LEGENDARY is an overused word, but in the case of Porky Chedwick, Pittsburgh’s “Daddio of the Raddio,” who died at 96 last Sunday, legend is the right word. Although he was a DJ on the radio and at oldies dances into his 90s, Pittsburghers had to be pretty long in the groove themselves to remember him in his heyday — the late ’40s, ’50s and ’60s, when he dared to introduce black artists like Bo Diddley and Smokey Robinson to white audiences. Born George Chedwick in Homestead, his legend as a Pittsburgh original may never die because Pittsburgh never forgets. And, as latter-day artist Bob Seger sang, rock ’n’ roll never forgets.
THOUGHTS of mortality — dust to dust, ashes to ashes — were hard to miss in Pittsburgh on Ash Wednesday, the start of Lent. It wasn’t just the traditional administering of ashes in churches, such as by Bishop David Zubik, who heads the Catholic Diocese of Pittsburgh, at St. Mary of Mercy Church, Downtown. As a Post-Gazette story reported, the Rev. Michelle Boomgaard, associate rector at St. Paul Episcopal Church in Mt. Lebanon, offered ashes to passersby outside the local T station during the morning rush hour. With the arrival of Lent came a reminder that winter itself is close to expiring, despite bitter rear-guard actions like last Sunday’s storm. Clocks are advanced today. Spring starts March 20.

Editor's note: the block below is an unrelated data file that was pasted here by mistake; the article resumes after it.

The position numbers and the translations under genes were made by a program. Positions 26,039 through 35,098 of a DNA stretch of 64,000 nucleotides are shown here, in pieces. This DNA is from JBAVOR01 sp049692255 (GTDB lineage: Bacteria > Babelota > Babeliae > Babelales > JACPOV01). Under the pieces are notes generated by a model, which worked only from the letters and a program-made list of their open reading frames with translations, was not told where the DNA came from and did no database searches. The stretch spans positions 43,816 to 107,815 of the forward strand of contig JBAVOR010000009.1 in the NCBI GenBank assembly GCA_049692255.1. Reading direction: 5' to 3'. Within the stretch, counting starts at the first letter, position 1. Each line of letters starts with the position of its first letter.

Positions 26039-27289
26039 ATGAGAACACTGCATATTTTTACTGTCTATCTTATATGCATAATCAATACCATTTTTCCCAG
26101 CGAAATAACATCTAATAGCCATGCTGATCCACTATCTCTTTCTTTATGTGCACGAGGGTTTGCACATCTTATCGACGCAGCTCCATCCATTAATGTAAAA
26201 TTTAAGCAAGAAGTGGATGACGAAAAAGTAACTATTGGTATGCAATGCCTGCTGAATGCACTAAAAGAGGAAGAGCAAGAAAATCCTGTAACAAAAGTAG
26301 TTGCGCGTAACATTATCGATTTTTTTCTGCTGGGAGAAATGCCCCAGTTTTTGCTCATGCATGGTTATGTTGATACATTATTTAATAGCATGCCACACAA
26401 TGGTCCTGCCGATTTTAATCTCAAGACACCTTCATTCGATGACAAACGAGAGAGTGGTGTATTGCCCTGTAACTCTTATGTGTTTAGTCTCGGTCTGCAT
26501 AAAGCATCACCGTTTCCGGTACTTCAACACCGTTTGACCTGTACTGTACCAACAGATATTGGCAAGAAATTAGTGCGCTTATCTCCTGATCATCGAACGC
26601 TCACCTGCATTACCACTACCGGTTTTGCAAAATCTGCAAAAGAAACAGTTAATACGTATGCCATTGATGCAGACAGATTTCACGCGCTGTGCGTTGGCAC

BEFORE SPRING arrives, a cold front of green beer will hit Pittsburgh next Saturday, two days before St. Patrick’s Day. The South Side, a place of over-celebration even in normal times, stands prepared to deal with the throng of revelers who usually clog the area after the parade Downtown. The local Chamber of Commerce and bar and restaurant association last week announced a plan that includes free parking and shuttle service from a lot across the Allegheny River, stands for valet service and licensed taxis in the South Side itself and portable toilets. Perhaps St. Patrick could be invoked; since he rid Ireland of snakes, maybe he could do the same for those who are green to the gills and overly festive.